Question from Anonymous:
”I've found where my ancestor won bounty land in Georgia in the 1827 draw. He was living in Henry Co, GA at the time and I have the land lot # and the county name on his draws. However this ancestor is my brick wall and I would like to see what information he put on his application for bounty land. I have no idea who to contact for a copy of his application - it is not on the Georgia archives site. Can you give me some direction or do I have to hire someone to get this?”
There really isn't an application like you think of an application. He might have had to present his evidence for his eligibility but he didn’t have to fill out any sort of paperwork. If he met the requirements of the draw, his name would appear on an eligibility list and then his name would be placed in a barrel (or some sort of container). All of the lots were placed in another barrel. They would draw a name out of one barrel and then a lot out of the other one and that is how the land was assigned. Here are the rules for the 1827 Georgia Land Lottery.
Another question from an anonymous reader:
”Do you have any black lines in your family that you have researched?”
I have found no African-American direct lines in my family and my DNA shows no African ethnicity. I do have many slave owners in my lines with slaves listed as mulatto so the possibility of collateral lines is certainly there. I have helped a few researchers with their African-American lines to the extent I was able (I am not an expert).
A Spires family researcher contacted me a couple of years back. She was researching the post Civil War black Spires families in Lincoln County, Georgia. I had info on all of the white Spires families so we were were trying to compare our data.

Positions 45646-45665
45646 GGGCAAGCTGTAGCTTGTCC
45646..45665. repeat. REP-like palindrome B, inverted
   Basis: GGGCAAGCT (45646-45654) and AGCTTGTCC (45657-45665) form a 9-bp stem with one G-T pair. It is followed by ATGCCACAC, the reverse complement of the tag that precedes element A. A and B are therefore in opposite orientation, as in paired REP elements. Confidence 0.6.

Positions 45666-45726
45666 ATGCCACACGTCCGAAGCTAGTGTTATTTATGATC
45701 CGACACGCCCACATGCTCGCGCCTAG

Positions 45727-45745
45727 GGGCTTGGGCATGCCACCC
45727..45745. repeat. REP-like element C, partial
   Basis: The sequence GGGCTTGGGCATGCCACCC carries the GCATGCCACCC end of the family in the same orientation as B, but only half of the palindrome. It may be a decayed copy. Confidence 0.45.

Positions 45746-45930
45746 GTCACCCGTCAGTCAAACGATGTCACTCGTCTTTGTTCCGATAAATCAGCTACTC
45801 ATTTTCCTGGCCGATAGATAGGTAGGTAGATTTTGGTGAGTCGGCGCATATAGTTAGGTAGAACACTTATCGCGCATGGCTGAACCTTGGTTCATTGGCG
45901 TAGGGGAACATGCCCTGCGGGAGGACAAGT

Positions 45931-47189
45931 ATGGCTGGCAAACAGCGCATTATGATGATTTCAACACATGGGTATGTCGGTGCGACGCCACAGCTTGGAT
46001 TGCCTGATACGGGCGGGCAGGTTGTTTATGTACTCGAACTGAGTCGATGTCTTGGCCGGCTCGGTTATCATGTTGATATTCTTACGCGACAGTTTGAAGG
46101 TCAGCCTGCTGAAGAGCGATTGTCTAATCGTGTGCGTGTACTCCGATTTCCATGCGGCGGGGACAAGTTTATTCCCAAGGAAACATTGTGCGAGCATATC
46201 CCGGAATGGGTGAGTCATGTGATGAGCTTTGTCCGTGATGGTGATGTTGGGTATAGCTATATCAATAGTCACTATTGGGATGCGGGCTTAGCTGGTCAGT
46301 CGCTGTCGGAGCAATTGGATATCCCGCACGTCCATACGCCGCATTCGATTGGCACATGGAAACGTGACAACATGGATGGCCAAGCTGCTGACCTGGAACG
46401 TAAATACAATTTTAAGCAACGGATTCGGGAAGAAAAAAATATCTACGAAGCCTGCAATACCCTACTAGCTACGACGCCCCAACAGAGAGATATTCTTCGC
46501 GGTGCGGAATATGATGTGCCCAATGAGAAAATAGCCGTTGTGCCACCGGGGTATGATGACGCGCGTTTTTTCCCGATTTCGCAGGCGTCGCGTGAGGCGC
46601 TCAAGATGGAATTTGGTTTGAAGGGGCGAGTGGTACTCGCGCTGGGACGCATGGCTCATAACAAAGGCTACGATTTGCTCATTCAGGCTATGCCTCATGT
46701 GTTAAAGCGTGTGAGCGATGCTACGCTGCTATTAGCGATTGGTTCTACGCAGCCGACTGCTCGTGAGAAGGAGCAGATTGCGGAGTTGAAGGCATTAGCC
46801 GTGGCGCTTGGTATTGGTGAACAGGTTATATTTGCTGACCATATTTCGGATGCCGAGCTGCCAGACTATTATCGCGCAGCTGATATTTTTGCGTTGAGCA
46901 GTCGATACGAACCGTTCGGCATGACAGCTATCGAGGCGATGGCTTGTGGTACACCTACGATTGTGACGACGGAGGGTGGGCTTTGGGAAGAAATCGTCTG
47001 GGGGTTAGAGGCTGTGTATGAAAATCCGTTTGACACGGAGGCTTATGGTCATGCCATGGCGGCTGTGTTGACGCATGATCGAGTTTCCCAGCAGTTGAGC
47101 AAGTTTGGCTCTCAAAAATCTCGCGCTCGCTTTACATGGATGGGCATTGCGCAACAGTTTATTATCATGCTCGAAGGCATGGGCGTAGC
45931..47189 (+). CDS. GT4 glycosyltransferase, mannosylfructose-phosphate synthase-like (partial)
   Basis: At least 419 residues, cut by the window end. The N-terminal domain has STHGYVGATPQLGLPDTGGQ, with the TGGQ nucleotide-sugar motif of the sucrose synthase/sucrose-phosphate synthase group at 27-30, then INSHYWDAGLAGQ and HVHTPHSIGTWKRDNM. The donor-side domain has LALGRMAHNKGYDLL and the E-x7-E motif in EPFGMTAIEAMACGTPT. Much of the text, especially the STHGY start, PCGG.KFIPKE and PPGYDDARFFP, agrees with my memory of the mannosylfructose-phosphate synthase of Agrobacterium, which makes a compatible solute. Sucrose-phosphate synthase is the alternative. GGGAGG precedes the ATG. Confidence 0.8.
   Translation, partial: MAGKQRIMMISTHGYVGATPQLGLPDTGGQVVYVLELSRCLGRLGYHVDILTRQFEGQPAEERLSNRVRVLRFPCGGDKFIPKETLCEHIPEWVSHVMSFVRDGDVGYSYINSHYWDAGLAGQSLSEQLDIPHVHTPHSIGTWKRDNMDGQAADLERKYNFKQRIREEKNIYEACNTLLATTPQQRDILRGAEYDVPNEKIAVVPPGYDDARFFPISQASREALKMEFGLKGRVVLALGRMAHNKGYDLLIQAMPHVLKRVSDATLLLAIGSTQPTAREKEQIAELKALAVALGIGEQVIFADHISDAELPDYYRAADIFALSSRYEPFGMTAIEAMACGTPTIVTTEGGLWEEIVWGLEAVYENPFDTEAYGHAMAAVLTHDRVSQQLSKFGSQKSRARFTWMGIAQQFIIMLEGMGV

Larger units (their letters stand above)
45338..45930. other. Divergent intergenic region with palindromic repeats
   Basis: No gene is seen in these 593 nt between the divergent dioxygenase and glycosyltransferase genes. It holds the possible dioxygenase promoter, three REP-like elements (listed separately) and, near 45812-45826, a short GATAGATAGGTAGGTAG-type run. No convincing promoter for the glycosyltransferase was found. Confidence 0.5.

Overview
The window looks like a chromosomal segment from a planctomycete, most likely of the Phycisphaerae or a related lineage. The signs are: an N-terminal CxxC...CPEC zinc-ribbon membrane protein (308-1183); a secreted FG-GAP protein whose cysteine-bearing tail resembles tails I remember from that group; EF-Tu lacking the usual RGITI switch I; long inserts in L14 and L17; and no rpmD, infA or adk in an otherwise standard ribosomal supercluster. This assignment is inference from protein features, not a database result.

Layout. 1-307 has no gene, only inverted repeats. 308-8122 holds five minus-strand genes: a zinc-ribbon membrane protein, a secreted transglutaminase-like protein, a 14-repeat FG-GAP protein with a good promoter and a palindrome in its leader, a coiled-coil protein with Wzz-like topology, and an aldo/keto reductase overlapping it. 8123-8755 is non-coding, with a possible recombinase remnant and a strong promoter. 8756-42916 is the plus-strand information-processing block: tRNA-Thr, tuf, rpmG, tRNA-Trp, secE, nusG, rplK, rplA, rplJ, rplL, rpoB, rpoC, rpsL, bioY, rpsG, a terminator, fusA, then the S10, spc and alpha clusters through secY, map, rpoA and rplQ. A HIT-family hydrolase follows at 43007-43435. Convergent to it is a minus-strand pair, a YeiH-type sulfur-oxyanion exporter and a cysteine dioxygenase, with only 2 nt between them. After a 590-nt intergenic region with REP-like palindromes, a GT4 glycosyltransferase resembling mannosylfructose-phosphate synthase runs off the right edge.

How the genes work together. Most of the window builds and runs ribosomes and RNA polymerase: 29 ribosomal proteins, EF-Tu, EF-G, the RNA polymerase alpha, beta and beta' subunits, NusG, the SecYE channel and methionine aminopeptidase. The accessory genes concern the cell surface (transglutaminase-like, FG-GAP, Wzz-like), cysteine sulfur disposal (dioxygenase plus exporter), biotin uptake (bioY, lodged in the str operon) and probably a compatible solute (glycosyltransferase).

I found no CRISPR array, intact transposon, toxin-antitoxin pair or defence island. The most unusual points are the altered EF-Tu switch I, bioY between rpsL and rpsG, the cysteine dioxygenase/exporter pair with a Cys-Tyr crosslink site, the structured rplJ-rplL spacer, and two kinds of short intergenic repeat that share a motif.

In 1860, there were two slave-owning Spires families in Lincoln County. Zachariah and his son William. Zachariah had 18 slaves, ages 2-60. William had 7 slaves, ages 10-25. On the 1870 census there are 31 Spires listed as black. I was working with this other researcher to see if we could match up any of the male slaves and younger female slaves to the blacks listed on the 1870. The white and black Spires were living next to each other which indicates that the former slaves continued to work for their former owners after they were freed. We were in the early stages of our research when the other researcher stopped emailing. I have no idea what happened. I put the project aside. I would like to go back and look at this again.
I think this particular case study has some good potential because of the apparent continued relationship between the families. Also, there was one mulatto listed in 1860. There are none listed in 1870 but that doesn’t mean much because the race designation was in the eye of the beholder (enumerator). There could easily be some blood connection between the two families. After some preliminary work with the census records, the next move would be looking at the Lincoln County deeds. The Lincoln County deeds are intact and could give us some names if father Zachariah Spires deeded slaves to his son William. Thanks to you, I now I have yet another project on my plate! It might be a good thing that you sent your question to me anonymously.
Copyright © 2013 Michele Simmons Lewis